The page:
I imagine living in New York is like living in SoCal - people flock to your city year round, they love all the things, etc. & we're just here living & forgetting how it can be magical. Excited to see what else you show us :)

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  2. I kinda get this commute thing.
    I ride a train one hour in and out of work daily and go all the way through Berlin. Sometimes I read, sometimes just listen to music and sometimes just looking at people. I'd say it is not so different from NYC.
    It's great reading about your experience so looking forward to read more.
    Cheers, Tobia

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  3. Technically, it's illegal to swipe someone through so it's probably a good thing you didn't. He could have been an undercover cop. :-)

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  4. We don't have much public transportation where I live, but it's always interesting to get alternate viewpoints from different states with different experiences. :)

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  5. I definitely got used to the subway system when I was visiting NYC, but I wonder when it changes from "I'm a pro at this subway thing!!" to "...uuuuugh not this again." :-)

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  6. Hey! Feet off the seats! (Just kidding.) How do you feel about "manspreading"?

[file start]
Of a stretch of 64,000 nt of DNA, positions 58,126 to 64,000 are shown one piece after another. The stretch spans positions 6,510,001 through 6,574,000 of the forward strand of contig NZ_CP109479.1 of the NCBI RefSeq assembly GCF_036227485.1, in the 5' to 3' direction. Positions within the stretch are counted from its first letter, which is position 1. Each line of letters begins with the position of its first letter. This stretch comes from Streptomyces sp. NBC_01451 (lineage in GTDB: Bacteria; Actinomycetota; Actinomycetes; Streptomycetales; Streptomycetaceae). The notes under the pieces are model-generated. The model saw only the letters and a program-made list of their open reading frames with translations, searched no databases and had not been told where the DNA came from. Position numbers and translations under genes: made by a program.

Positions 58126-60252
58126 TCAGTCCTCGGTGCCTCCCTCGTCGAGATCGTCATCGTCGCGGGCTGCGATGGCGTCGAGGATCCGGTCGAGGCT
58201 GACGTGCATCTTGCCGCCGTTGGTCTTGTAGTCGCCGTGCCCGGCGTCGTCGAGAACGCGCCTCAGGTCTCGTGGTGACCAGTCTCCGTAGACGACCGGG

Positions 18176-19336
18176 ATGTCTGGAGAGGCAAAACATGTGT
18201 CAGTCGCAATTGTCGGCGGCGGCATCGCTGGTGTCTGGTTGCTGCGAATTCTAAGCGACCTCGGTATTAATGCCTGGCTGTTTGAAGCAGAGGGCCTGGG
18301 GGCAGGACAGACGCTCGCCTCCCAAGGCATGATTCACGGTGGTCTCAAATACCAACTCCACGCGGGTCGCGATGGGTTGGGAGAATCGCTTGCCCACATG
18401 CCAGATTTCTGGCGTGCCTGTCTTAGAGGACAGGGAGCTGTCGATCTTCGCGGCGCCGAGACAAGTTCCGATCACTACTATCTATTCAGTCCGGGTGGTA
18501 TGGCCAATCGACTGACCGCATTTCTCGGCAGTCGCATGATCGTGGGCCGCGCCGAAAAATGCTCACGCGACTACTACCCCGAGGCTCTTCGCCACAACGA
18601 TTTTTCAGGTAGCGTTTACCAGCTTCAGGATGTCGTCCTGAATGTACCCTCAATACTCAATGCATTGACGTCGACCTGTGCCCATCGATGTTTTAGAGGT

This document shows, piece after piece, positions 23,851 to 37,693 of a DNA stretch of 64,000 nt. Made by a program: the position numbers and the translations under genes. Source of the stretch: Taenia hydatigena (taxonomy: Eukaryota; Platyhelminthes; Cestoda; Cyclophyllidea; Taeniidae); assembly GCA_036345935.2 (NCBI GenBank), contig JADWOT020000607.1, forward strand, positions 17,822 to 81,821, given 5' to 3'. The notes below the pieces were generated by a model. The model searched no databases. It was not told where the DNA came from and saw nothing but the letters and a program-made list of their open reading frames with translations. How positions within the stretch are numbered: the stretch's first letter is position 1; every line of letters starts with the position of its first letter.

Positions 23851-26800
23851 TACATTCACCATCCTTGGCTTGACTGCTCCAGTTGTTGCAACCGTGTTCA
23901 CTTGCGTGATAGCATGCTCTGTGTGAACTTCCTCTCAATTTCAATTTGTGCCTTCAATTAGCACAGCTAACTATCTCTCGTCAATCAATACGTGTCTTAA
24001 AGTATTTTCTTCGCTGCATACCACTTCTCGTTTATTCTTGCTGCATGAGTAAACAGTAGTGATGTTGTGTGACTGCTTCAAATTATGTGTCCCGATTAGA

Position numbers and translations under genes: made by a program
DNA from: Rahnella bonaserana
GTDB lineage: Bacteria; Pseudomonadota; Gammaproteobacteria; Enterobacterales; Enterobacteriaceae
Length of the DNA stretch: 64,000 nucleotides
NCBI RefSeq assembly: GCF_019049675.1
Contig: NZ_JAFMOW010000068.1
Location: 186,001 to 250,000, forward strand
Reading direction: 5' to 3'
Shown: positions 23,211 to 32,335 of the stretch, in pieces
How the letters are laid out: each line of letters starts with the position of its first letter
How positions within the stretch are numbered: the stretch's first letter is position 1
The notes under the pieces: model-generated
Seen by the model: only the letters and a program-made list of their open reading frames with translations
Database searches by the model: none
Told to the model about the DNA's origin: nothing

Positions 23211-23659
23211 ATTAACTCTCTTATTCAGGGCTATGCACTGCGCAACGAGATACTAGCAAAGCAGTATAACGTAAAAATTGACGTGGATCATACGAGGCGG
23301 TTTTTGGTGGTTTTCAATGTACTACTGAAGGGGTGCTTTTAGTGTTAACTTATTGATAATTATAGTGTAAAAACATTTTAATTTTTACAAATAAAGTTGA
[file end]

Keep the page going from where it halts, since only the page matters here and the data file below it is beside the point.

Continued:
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  7. I'm excited for more stories about your life in the city! Whenever I go down there (I'm from Albany) I make sure to ride the subway at least once. It is so good for people watching!

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  8. I am from Australia, in a country town called Ballarat. We don't have many buses, and one train that goes to Melbourne, or further out into the country, and onto South Australia. I love hearing your NY insights. It is so totally removed from my life! I live outside of Ballarat, on a property with horses, and resident kangaroos. Totally adorable. I drive everywhere, as it is more than 20 kilometres into the town.

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  9. As someone that only visits the city once or twice a year, this is a somewhat skewed view but just roll with me: I enjoy the subway because that's where I feel like the real NYers are. Most tourists get scared away by the maze of lines and the fear of getting off at the wrong place, which I have done before, so the REAL NY people are there. I felt that once I mastered the schedules and stops and navigation - then I was somewhat of an honorary NYer? Maybe not. But I love it. I feel like once you "get it" then you're in some kind of group.

    Keep your NY life posts coming. I love that city and still hope to live there some day.